The global tablet computer market has shrunk for the second quarter in a row, with Apple and Samsung selling 23 percent and 30 percent fewer tablets respectively, according to a new report from ABI Research.
Apple’s iPad shipments in the first quarter of 2015 hit 12.62 million iPads, which is a drop of 23 percent from the same quarter one year prior, according to ABI. Apple shipped 21.42 million iPads in the fourth quarter of 2014, which was an 18 percent drop from the same period one year prior.
Samsung fared similarly, with a 30 percent decline in tablet sales for the first quarter of 2015, compared to the same period one year prior. For all tablet makers overall in Q1, tablet sales are down 13 percent across the board compared to a year ago, according to ABI.
“There is no denying the market is losing its momentum,” Stephanie Van Vactor, a mobile devices analyst with ABI, said in a statement. “The market is in the process of going through a transition as developed markets shift to a refresh / replacement cycle. In addition, vendors are feeling the squeeze due to new devices gaining traction in the market that are in direct competition with tablets, for example, 2-in-1s, phablets, and Chromebooks.”
Van Vactor told eWEEK that the tablet sales figure drops were larger than she expected. Some of that decline was likely caused by consumers buying other devices instead, such as Apple’s iPhone 6 smartphones, which were released last September and have sold in record numbers. At the same time, Van Vactor said she does not expect tablet sales to again reach the larger sales volumes that they were hitting just a few years ago.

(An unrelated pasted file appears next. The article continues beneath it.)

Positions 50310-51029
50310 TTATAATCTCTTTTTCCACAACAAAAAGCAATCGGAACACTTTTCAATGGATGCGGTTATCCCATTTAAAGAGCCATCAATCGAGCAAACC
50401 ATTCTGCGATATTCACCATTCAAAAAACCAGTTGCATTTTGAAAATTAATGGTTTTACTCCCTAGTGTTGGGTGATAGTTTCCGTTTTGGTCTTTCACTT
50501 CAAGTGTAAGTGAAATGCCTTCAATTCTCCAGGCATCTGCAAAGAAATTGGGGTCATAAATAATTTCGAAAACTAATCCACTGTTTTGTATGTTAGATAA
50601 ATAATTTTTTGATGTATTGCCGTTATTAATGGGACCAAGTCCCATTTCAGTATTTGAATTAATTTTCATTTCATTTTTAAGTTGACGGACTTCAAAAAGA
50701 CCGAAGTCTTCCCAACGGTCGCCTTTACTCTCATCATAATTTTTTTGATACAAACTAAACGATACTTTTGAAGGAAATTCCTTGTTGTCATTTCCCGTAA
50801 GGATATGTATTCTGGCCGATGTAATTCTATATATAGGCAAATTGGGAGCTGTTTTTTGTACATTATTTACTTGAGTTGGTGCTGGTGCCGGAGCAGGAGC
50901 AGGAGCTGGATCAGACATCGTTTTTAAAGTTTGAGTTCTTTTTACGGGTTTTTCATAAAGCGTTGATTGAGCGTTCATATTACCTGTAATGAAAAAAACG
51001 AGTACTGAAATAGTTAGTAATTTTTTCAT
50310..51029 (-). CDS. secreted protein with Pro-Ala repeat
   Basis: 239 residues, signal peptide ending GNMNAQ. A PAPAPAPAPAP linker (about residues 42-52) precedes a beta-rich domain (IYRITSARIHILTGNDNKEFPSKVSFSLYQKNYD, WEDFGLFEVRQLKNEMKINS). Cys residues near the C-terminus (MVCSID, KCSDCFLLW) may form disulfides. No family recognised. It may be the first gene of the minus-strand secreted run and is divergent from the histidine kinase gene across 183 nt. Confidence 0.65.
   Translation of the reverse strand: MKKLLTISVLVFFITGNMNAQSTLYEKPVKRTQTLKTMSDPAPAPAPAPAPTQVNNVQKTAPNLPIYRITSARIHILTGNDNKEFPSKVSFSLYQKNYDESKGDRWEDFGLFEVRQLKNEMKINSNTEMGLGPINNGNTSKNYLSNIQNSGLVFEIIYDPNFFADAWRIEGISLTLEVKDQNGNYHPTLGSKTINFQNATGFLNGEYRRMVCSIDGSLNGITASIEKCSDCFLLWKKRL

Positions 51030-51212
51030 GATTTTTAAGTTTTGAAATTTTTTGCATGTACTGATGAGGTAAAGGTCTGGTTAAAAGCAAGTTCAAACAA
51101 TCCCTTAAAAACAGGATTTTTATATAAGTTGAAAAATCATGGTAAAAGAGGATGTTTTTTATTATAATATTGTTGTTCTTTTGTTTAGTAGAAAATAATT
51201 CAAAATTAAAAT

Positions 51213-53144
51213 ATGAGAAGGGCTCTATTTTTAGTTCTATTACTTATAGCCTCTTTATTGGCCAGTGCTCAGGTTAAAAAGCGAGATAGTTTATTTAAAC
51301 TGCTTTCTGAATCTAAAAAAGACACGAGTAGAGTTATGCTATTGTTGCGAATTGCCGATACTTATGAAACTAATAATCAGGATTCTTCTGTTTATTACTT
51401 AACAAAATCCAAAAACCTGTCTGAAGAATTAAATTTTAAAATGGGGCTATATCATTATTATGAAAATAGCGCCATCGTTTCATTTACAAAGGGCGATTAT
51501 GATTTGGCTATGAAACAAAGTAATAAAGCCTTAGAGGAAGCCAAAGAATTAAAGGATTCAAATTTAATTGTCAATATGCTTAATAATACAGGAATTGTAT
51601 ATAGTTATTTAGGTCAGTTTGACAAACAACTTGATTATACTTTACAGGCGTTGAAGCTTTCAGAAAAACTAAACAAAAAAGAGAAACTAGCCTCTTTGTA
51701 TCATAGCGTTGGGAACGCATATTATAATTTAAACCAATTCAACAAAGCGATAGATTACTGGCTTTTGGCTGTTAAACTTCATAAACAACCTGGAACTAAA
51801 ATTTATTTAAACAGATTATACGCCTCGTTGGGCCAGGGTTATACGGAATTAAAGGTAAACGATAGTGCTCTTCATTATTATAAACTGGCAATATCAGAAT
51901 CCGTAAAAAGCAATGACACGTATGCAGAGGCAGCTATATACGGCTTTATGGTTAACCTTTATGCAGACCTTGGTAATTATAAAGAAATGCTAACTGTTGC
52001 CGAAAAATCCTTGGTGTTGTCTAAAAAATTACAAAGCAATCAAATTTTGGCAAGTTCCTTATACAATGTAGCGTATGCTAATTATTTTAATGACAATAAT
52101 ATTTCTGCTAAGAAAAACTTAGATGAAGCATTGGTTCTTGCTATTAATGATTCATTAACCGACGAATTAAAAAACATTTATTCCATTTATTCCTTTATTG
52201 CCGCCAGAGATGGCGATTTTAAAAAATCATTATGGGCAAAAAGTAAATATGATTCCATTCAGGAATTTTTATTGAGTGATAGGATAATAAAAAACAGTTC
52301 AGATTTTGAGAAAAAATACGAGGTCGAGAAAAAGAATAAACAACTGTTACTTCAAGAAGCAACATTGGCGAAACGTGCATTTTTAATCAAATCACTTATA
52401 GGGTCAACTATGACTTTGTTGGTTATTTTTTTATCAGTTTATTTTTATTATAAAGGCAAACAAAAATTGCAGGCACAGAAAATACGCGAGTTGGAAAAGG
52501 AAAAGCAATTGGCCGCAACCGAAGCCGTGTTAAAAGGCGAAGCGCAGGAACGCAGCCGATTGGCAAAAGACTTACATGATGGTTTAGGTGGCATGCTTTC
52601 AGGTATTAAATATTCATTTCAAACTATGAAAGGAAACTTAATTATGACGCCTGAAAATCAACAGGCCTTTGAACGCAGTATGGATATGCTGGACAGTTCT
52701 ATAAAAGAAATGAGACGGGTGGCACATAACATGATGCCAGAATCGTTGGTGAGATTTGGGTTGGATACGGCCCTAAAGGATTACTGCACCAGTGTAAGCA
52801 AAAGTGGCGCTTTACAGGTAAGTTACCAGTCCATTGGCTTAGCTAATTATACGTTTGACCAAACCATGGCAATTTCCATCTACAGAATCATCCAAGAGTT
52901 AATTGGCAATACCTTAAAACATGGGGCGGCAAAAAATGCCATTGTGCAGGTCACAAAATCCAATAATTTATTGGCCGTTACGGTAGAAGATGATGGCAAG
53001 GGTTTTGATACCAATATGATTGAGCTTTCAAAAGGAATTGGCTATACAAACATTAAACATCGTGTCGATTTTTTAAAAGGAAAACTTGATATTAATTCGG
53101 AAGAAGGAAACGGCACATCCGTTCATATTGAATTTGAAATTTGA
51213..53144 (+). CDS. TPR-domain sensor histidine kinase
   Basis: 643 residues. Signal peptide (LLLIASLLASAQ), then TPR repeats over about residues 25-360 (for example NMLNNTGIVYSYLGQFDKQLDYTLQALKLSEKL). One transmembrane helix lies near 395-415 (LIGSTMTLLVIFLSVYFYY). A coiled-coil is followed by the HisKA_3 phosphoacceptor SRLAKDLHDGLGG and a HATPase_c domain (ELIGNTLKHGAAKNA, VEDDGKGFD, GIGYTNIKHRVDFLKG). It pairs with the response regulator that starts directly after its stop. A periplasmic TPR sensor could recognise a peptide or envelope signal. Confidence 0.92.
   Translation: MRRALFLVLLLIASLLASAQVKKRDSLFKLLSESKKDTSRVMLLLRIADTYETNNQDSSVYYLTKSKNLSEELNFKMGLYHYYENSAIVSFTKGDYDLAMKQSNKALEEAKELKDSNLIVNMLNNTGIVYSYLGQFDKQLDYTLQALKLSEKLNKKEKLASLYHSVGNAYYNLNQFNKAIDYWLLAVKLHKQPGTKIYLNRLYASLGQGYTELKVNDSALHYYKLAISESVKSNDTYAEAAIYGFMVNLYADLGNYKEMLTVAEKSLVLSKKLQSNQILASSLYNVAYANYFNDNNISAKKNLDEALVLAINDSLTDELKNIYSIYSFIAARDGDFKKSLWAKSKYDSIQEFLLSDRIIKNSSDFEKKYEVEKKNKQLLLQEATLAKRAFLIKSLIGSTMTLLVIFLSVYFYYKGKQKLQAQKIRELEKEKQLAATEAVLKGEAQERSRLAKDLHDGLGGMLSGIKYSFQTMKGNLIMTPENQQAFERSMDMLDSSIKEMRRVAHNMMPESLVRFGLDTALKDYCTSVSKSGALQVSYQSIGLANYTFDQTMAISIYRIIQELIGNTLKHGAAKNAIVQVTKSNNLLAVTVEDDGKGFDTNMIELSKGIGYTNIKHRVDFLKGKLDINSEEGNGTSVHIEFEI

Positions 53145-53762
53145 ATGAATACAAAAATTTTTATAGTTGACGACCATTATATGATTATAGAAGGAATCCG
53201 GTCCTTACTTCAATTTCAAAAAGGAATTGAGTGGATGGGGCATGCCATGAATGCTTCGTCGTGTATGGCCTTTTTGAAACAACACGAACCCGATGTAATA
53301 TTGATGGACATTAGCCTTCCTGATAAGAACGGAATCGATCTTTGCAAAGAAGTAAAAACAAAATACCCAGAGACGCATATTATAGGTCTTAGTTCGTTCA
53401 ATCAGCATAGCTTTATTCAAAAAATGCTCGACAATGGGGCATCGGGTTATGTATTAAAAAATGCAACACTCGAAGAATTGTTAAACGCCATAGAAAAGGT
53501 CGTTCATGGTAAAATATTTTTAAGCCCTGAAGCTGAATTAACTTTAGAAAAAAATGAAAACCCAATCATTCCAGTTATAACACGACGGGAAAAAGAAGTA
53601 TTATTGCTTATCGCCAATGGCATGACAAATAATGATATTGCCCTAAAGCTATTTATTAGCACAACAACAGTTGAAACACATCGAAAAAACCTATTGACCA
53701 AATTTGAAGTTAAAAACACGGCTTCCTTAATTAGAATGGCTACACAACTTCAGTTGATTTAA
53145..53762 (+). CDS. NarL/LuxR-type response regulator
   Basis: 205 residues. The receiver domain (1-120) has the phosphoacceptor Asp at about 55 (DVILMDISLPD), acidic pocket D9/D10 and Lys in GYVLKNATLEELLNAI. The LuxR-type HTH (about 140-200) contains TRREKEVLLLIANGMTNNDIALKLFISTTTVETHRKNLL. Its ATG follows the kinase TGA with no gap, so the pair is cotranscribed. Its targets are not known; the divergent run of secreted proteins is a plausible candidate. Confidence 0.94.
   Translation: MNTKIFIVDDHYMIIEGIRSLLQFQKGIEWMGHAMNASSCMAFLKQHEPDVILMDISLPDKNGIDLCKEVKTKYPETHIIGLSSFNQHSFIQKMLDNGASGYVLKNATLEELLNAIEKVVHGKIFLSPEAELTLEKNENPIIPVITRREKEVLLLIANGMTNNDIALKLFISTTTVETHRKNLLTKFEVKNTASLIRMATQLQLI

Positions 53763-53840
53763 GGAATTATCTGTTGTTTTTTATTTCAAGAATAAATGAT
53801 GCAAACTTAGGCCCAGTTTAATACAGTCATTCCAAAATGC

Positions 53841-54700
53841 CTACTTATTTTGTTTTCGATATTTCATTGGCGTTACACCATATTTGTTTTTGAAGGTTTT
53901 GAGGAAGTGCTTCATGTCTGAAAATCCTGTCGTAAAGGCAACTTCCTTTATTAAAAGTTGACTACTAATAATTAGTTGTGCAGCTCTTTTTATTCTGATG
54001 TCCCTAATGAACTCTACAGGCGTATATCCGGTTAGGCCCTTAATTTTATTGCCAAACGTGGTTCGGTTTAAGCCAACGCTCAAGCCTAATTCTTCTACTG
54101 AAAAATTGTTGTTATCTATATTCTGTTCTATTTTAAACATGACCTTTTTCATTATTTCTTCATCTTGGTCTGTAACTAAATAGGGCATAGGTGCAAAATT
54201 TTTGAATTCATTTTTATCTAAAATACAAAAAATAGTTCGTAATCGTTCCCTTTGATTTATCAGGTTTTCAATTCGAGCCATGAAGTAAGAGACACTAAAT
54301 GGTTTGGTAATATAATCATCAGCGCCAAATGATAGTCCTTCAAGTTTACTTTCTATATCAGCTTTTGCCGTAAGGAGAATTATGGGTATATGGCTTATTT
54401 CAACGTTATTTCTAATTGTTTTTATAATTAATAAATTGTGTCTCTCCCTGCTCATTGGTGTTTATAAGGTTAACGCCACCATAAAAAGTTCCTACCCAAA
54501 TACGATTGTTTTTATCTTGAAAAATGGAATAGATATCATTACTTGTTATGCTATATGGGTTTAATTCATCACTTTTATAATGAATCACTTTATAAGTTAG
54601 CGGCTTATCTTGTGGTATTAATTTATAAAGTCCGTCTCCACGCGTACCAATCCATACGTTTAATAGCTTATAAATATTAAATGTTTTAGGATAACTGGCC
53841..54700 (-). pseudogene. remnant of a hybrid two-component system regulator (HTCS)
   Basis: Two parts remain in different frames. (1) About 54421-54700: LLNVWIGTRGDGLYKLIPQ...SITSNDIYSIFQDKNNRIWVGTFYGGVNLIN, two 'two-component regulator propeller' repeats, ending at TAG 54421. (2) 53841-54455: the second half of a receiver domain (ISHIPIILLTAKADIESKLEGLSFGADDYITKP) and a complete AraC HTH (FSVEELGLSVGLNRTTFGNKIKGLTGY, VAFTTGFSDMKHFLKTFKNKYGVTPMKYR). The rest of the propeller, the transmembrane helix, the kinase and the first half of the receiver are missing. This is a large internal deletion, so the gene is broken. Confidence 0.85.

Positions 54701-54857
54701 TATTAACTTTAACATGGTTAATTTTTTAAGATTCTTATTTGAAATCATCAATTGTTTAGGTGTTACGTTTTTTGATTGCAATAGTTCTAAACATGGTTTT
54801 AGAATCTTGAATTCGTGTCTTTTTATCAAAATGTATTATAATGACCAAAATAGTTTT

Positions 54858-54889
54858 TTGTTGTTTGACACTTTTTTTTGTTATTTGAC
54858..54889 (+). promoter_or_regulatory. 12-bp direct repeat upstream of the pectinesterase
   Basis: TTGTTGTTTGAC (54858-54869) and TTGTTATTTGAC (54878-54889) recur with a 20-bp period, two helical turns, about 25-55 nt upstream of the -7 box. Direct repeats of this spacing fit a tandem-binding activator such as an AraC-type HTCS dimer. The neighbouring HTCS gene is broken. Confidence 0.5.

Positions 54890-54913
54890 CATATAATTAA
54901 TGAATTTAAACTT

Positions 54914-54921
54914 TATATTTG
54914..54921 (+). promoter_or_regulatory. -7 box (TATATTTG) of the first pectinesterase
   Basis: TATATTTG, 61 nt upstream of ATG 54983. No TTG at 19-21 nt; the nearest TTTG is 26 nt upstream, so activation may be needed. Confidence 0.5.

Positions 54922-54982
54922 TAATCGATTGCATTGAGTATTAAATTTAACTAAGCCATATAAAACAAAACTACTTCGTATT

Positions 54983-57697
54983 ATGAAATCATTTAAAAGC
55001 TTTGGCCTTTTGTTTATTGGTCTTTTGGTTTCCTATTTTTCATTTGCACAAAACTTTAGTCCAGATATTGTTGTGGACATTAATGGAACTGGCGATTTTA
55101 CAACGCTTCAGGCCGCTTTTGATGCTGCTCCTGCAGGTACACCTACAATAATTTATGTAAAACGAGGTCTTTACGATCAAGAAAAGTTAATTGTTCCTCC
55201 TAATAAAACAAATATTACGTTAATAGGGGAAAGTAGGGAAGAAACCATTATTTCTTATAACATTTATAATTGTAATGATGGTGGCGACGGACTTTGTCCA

A major reason for the lower sales figures is that once consumers have tablets, they find little need to upgrade or replace them if they are still operating, she said. “They last a long time and there’s no incentive really for people to have to refresh them. If their tablet is working perfectly they don’t get any carrier perks to refresh it.”
For most consumers, upgrading their primary computing devices, such as desktops or laptops, is more important to them, said Van Vactor. “I don’t think [consumers] are getting bored, but there is a much longer refresh cycle on these devices.”
Also affecting tablet purchases is that enterprises and consumers appear to be finding that tablets are not a replacement for laptops and desktops, which makes them more casual devices that don’t need to be replaced as often, she said.
“Tablets really never stuck in the enterprise as much as people originally anticipated,” said Van Vactor. “We saw some interest in the education market at one point, but Chromebooks have really taken off, especially in the education sector,” compared to tablets. “[Chromebooks] are just more functional and cheaper and are secure and can be customized for education. [Tablets] definitely aren’t as functional and you have to buy a keyboard.”
Though tablets have faltered in the marketplace, Van Vactor said she does not see them disappearing. “Some people absolutely love them, but it’s definitely that casual device for users. They’re not going to have that growth that they had when they first appeared. They’re not going to replace laptops and ultrabooks. I just don’t see that happening in the market anytime soon.”
One interesting segment in the tablet marketplace are 2-in-1 devices, which combine a tablet and a laptop into one device, giving users both tools, said Van Vactor. “I think 2-in-1’s can have a little bit more of an impact in the market. They seem to be picking up very well.”
In January, a Gartner report reached similar conclusions about tablet sales, which the company said will likely decline over 2015, according to an earlier eWEEK report. Worldwide tablet sales are expected to hit 233 million devices in 2015, up 8 percent from 2014, but quite a bit fewer than the numbers seen in the previous few years, Gartner reported.